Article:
Summer Serenade

In myth,  men and women are gilded with mysticism.  Their stories glitter with magic, like the metallic thread that roams through a rare fabric.  Their existences are heavy with explanation:  oceans, stars, trees, seasons, winds – all are attached to their fearsome destinies.

In fable, animals face off against each other in stories designed to teach and charm.  Blessed with voices and wit, they live side by side in whimsical pairings awash in humanity’s frailties.  Fox and lion, tortoise and hare, wolf and crane, ant and grasshopper:  their lives are lessons in behavior and etiquette; the gentility of beasts.

In the late 17th century, Jean de la Fontaine continued the tradition of myth and fable.  The story of the ant and grasshopper became a poem about “la cigale et la fourmi”:  the cicada and the ant.   A paen to hard work and dour summers, 

“Cicada, having sung her song
All summer long,
Found herself without a crumb
When winter winds did come.
Not a scrap was there to find
Of fly or earthworm, any kind.”

it continues the theme of humiliation and hunger…

”Hungry, she ran off to cry
To neighbor Ant, and specify:
Asking for a loan of grist,
A seed or two so she’d subsist
Just until the coming spring.
She said, “I’ll pay you everything
Before fall, my word as animal,
Interest and principal.”

…the shame of unbridled joy

“Well, no hasty lender is the Ant;
It’s her finest virtue by a lot.
“And what did you do when it was hot?”
She then asked this mendicant.
“To all comers, night and day,
I sang. I hope you don’t mind.”


Winter Calls

La Fontaine’s story was re-written as a comic opera in 1890:  a garish year of painted faces, legendary waists and the half-world that lurked in velvet evenings and on velvet beds.  In “Cigale” the roles changed:  during the course of the entertainment, both characters suffered; both behave shamefully.

But this is Paris and the century exposed its decadence like a pair of feminine ankles:  something that was always there, but always hidden, until the petticoats were pulled up.    “Cigale”, for all of its didactic origins, was full of song and color, performed by actresses whose voices trembled like a bird’s; who wore blissful, feminine costumes.  Their curves winked through the sheer fabrics like wicked invitations.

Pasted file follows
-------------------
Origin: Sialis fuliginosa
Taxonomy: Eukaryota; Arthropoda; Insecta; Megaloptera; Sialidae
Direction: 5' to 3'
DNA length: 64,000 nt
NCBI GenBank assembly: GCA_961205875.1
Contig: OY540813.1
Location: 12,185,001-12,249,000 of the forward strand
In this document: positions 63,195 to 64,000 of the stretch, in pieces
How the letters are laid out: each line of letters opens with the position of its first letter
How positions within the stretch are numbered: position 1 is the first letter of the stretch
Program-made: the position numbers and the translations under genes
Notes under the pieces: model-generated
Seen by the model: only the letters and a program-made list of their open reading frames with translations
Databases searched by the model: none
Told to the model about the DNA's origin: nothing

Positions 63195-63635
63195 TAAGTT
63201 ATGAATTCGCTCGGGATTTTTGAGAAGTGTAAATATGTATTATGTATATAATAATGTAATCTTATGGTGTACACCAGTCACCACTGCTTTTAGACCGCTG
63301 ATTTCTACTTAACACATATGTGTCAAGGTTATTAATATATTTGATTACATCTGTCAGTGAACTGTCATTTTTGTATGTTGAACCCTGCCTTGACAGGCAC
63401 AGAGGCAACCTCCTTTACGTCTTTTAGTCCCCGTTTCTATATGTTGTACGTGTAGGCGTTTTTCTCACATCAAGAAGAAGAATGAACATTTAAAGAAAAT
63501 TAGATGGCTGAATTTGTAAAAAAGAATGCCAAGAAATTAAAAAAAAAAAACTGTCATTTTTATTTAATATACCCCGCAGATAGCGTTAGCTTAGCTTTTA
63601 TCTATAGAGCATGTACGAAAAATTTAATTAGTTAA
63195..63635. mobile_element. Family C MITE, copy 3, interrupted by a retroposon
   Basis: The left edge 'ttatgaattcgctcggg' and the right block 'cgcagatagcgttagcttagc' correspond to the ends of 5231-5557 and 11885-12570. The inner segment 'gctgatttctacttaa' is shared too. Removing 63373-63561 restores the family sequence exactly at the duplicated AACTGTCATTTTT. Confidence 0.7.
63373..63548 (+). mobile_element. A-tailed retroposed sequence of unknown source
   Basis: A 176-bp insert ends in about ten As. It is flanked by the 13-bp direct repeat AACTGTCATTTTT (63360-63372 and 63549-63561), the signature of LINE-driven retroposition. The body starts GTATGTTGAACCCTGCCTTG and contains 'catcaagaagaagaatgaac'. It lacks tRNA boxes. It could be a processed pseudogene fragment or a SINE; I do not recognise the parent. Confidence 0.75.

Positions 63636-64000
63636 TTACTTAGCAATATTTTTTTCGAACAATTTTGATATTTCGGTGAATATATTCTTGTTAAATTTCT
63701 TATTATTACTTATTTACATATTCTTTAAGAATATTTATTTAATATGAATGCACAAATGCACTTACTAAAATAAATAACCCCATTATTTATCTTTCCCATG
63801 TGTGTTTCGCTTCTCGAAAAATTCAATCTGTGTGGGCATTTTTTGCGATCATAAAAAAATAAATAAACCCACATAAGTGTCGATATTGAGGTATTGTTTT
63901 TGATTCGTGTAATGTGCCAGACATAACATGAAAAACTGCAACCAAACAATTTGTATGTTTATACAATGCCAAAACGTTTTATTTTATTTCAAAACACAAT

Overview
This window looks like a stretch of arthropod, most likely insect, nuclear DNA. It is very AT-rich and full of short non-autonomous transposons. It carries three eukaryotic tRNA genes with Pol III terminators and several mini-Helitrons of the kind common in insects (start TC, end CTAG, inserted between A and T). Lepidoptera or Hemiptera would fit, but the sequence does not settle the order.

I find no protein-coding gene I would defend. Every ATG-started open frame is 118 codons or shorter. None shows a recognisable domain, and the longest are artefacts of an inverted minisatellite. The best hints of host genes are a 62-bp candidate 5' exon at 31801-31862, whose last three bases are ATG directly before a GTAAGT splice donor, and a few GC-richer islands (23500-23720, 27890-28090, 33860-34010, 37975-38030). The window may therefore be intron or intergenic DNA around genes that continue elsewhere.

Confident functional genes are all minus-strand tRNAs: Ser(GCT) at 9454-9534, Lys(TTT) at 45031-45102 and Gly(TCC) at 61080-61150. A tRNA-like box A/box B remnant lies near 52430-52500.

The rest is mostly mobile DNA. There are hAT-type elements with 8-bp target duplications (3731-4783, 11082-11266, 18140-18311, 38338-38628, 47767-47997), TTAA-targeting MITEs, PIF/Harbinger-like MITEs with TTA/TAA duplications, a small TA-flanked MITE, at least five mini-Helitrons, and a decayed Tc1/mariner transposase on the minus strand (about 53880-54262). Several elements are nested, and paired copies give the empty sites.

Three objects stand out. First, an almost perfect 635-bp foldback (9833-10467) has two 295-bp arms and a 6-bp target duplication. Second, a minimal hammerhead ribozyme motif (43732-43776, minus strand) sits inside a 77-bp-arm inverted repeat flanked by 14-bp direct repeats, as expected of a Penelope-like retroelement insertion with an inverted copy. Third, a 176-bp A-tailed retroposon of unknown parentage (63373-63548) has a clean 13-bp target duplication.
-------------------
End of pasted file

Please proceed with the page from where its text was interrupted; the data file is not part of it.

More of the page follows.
Pretty Insects

Singing For Her Supper

“Cigale” – and her serenade to the golden, endless season – became another word for irresponsible celebration, an excuse for the song and dance which would prove to be her downfall.  A nightclub, La Cigale, was opened in 1887 – enlarged in 1894 – and would be the center of many stunning evenings and stunned dawns.

A Time To Sing

On the Parisian stage, the cicada was portrayed as a generous woman who takes pity on the “La Pauvrette” (the poor little one – no longer the ant).  After being comforted and fed, “La Pauvrette” became cruel and heartless when the situation was reversed.  Shattered by the north wind, Cigale dies in the snow:   her mandolin – which she played throughout the summer – silent beside her.

Sad Music

Braving centuries and interpretations, Cigale’s fate rode a distant journey back to de la Fontaine’s poem…back to the pitiless winter and the ant’s unwelcome answer to her lamentations:

“You sang?” Why, my joy is unconfined.
Now dance the winter away.”


8 responses to “Summer Serenade

  1. Wow! That ant was harsh!
    But, really, the amount of info you manage to find on this subject…I wouldn’t have known where to even begin.
    Fascinating and interesting! 🙂

  2. I would like to recommend a book to you, Miss A.

    It is “Shades of Milk and Honey” by Mary Robinette Kowal. Think Jane Austen (but less wordy) with magic. Real, actual illusion-weaving is needed by gentlewomen.

    It made me want to wear a bonnet, and curtsy, and go to Bath, and say “La!”

  3. The narrative doesn’t seem to address one of the cicada’s finest defenses of its bloodline—young that burrow into the ground, only to emerge years later. While the cicada was out singing, mostly likely she was laying a few eggs, too. The ant had better watch herself when the cicada’s aggrieved young appear on the scene!

  4. lovely post; so lovely, even through a painful rotting tooth I smiled.

  5. Lauri – I’ve come across many postcards with gaily-decorated ladies, with ‘Cigale’ printed in the margin. I’ve always wondered what in the world that meant, and surprisingly there was alot the world had to offer!

    LT – I like that milk and honey can also come in shades – not only tastes. Oh, la, I’ve been to Bath – such a charming Regency vacation! I didn’t have time to go to the Pump Room, however, using that time to rest by the river and watch the ducks.

    phantomxii – That is a very good point. It’s a comforting thought that generations of children will eventually rise up to take vengence on mama’s tormentor.

    allycat – Agh, terrible tooth! So sorry, my dear – I’m glad that this little post took you your mind off the pain…if for just a little!

  6. Fascinating Aubrey and I love the illustrations – especially singing for her supper.

  7. Coming back from a two-month blog hiatus has made me realize just how much I have missed your stories!

  8. Where were you when I was stuying French and history and French history? Have I ever even heard some of these (true) tales of yours? Non.
    And so I listen and enjoy, immensely!!!!

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